cabinet

McWhorter leaving Lee administration for higher education, private sector

Finance Commissioner Stuart McWhorter, right, and Deputy to the Governor Lang Wiseman confer before Gov. Bill Lee’s first State of the State address in Nashville on March 4, 2019. (Erik Schelzig, Tennessee Journal)

Former Finance Commissioner Stuart McWhorter is leaving Gov. Bill Lee’s administration after overseeing the “unified command” for the state’s response to the coronavirus pandemic.

McWhorter will become a senior adviser to Clemson University, his alma mater. He will also return to the private sector. Butch Eley has taken over as finance commissioner.

Here’s what The Tennessee Journal wrote when McWhorter stepped down as finance commissioner in March:

McWhorter, the chairman of a healthcare venture capital firm who had served on the board of the Lee Co., was an early backer of Lee’s long-shot gubernatorial bid. He eventually served as the campaign’s finance chairman and was one of Lee’s first appointments following the 2018 election. The finance commissioner is traditionally the governor’s chief Cabinet officer, though McWhorter has appeared at his least comfortable when pressed by reporters about controversies ranging from school vouchers to the Nathan Bedford Forrest bust at the Capitol. He has been more content to focus on the budget planning elements of the job, in which he has presided over a wild roller-coaster ride from the days of overflowing tax coffers to having to cut about $1 billion of the upcoming spending plan to account for the expected economic fallout from the coronavirus.

Here’s the full release from the governor’s office:

NASHVILLE, Tenn. – Tennessee Governor Bill Lee announced next steps for the Unified-Command Group as Stuart McWhorter departs the administration at the end of May to go back to the private sector and to take on a senior advisory role at Clemson University.

“Stuart has been a tremendous asset to my administration, first as the commissioner of Finance and Administration, then in his role as director for our COVID-19 response through Unified-Command,” said Gov. Lee. “His ability to apply private-sector expertise to public-sector challenges has served our state well and I wish him the best in his new chapter with his alma mater’s entrepreneurship and innovation planning.”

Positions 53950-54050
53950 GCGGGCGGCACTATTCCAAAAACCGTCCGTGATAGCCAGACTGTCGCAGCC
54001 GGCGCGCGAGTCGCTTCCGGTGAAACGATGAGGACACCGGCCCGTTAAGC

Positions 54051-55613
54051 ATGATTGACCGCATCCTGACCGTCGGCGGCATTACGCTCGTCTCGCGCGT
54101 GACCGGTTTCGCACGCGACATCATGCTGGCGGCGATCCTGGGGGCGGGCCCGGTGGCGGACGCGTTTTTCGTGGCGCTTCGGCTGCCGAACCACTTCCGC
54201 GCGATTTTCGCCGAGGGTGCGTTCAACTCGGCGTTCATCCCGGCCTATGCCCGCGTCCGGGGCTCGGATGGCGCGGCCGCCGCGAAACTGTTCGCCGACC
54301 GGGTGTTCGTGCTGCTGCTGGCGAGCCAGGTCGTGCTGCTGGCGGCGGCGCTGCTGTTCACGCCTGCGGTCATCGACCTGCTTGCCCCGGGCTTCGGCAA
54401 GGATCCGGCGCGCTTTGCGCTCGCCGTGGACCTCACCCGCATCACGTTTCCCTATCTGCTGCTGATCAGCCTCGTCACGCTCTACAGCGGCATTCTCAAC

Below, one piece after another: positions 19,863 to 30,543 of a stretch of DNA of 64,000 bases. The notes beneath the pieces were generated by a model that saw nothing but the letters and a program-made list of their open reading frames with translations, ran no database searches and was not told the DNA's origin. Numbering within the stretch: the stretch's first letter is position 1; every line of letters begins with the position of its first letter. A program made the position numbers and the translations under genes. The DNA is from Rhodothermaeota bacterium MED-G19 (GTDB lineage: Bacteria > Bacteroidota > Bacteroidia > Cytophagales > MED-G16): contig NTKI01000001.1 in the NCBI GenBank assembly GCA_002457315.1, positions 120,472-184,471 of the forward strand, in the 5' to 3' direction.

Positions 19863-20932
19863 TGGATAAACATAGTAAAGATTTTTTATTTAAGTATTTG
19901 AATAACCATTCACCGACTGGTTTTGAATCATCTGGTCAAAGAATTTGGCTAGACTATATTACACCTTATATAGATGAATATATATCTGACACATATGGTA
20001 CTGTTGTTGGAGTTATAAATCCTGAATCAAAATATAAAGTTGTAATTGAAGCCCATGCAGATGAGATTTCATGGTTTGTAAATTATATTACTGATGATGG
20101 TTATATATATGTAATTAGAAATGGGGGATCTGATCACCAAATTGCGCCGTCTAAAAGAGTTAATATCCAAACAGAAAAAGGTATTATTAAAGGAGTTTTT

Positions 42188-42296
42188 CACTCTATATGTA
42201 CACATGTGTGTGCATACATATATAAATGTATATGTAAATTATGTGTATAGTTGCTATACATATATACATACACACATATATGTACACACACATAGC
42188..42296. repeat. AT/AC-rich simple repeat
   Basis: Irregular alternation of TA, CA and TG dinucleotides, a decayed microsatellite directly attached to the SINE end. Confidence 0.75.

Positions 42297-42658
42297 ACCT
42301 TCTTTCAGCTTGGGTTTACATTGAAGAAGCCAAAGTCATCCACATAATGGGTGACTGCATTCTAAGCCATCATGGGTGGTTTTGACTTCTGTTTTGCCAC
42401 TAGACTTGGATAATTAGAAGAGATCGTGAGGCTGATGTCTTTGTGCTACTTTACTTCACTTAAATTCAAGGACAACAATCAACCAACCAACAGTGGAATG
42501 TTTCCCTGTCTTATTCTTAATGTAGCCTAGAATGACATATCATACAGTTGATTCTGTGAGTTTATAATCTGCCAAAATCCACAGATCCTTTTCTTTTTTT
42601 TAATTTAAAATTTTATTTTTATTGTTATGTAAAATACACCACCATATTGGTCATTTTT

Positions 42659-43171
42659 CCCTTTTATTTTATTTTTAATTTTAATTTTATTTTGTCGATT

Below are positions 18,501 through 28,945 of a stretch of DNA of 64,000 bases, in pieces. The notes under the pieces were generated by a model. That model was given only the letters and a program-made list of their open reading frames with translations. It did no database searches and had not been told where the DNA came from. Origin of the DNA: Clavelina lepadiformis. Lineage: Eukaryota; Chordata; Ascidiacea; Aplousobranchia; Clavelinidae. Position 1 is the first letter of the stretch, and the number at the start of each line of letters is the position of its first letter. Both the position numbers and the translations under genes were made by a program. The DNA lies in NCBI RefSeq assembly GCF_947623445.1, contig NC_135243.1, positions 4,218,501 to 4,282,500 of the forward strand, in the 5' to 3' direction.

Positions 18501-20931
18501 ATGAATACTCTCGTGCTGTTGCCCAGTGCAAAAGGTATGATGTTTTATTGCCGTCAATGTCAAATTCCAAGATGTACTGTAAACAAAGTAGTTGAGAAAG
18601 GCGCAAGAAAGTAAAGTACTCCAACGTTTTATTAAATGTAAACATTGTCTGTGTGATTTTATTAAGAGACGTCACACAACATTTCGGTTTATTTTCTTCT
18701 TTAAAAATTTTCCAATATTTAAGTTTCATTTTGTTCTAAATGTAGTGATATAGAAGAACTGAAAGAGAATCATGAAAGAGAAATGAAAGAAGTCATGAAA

The Unified-Command Group, comprised of the Tennessee Department of Health, the Tennessee Department of Military and the Tennessee Emergency Management Agency, has established working procedures for testing, procurement, hospital capacity contingency planning, data analysis and other core functions in the fight against COVID-19. The Unified-Command Group
continues to coordinate with the Economic Recovery Group through planning and executing on the safe re-boot of Tennessee’s economy.

“The strong work of Unified-Command will continue as we address the ongoing COVID-19 public health crisis,” said Lee. “This group has optimized our state’s response and we will keep this model in place for as long as needed.”

Lee holds Cabinet meeting to launch distressed counties summit

Gov. Bill Lee welcomes delegates to a summit on economically distressed counties in Linden on Aug. 13, 2019. (Erik Schelzig, Tennessee Journal)

Gov. Bill Lee has convened his Cabinet in Perry County to kick off a summit on economically distressed counties

Here’s a release from the governor’s office :

LINDEN, Tenn. – Today, Tennessee Governor Bill Lee convened his cabinet for a meeting with local officials from Tennessee’s 15 distressed counties during the Governor’s Rural Opportunity Summit in Perry County.

The meeting caps a state government-wide audit mandated under Executive Order 1 which examines how departments are serving rural areas, specifically distressed counties. Executive Order 1 also required departments to provide suggestions for improvements moving forward.

“I’ve challenged my cabinet to think critically about how we are helping our rural areas,” said Lee. “With 15 distressed counties in the bottom 10 percent of the nation in terms of poverty, average income and unemployment, we have serious work to do and I believe we are up to the challenge.”

23 state government departments submitted significant analysis that showed rural areas will benefit from the improved coordination of services and overall alignment of departments in serving rural Tennessee. Additionally, departments provided innovation recommendations for potential programs and solutions to be considered by the Lee Administration.

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